Two good reaction pieces to Facebook’s new study published in Science. Zeynep Tufekci wrote an overview of the study as well as links to many other good reflections. Nathan Jurgenson also wrote about what makes the study methodologically questionable and some of its other shortcomings.
Hervé This: The World’s Weirdest Chef. Explores the ideas and background of a molecular gastronomy pioneer.
The big sleep. A survey of recent research and work in to suspended animation. The details about what’s working in labs on animals is fascinating.
Notions of authority are not eroding. People will continue to seek out and reward expert opinion. No one is storming the proverbial gates, and there are still plenty of people who want to get inside them. What is happening instead is the creation of a de facto, rather than de jure, culture of curation to deal with a world that has become more of an abundant present than a considered past.
With academics doing much of the work and the Internet reducing distribution costs, you might expect the cost of academic publishing to fall as the Internet makes communication more efficient. Instead, the opposite has happened. Subscription rates for top academic journals have skyrocketed in recent decades – with one study reporting per journal subscription costs rose 215 percent between 1986 and 2003, despite the consumer price index only increasing 68 percent in that same time period.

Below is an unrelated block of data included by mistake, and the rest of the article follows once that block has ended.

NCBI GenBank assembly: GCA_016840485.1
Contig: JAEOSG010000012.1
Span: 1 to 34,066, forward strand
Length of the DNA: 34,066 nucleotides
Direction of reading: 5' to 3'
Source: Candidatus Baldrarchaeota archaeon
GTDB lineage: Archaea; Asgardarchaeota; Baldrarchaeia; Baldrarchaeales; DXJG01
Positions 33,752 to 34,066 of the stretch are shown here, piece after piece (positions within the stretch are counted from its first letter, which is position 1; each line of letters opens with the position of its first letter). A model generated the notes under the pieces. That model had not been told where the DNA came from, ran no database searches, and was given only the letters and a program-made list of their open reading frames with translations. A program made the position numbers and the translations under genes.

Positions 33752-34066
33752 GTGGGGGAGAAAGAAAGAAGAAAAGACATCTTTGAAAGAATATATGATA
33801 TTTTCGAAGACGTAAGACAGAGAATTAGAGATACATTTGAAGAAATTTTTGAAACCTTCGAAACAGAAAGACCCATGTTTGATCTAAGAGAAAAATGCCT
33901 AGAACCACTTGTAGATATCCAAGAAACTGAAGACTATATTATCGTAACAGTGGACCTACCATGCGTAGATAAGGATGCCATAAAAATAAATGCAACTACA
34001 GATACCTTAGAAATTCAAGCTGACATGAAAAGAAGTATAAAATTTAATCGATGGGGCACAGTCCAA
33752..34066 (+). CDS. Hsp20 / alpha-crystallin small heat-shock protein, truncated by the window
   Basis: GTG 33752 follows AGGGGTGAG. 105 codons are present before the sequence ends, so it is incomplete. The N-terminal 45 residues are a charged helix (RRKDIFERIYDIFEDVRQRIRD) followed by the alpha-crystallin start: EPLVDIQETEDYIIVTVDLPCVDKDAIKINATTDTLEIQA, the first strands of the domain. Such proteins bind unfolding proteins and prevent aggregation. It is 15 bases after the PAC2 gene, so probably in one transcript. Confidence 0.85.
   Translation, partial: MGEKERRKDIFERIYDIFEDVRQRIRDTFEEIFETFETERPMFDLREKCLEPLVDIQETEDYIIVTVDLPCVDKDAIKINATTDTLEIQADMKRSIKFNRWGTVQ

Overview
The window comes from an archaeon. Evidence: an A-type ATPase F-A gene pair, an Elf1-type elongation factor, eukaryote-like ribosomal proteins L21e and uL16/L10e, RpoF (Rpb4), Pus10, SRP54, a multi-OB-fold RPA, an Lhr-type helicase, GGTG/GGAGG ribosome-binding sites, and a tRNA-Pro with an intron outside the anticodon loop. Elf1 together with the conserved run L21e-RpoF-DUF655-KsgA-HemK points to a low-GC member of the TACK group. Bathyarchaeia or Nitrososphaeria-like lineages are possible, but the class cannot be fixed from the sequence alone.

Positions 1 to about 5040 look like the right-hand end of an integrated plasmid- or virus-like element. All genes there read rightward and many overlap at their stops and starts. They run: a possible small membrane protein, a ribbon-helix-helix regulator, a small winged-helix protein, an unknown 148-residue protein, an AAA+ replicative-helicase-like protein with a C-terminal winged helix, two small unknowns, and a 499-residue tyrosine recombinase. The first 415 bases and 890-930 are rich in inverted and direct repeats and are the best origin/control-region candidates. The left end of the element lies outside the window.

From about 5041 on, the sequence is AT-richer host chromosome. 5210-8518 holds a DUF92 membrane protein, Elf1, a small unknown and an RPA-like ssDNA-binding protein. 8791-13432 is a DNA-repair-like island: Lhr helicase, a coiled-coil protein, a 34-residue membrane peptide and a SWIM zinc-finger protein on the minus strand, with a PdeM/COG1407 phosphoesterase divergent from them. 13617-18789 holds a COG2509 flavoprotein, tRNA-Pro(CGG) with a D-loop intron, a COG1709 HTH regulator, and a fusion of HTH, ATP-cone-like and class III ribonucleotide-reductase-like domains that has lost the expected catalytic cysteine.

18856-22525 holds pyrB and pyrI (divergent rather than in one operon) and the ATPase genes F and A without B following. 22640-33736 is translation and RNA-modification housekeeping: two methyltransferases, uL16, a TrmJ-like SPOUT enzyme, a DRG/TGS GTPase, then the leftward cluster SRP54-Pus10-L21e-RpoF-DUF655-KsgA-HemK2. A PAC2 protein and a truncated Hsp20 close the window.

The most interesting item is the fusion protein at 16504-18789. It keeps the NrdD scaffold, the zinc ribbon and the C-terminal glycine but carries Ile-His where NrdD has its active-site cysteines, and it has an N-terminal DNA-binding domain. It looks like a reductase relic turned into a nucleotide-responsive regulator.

At some point academic research will be free and public by default. Some day.
Unreliable research: Trouble at the lab. Science relies on the replication of experiments. The concern is that a startlingly small number of published papers hold up to attempts to reproduce the results. The Economist looks at what that means for the field and for academic research more broadly.
Why it’s time to lay the selfish gene to rest. Surprise, the biology you learned in high school isn’t necessarily correct.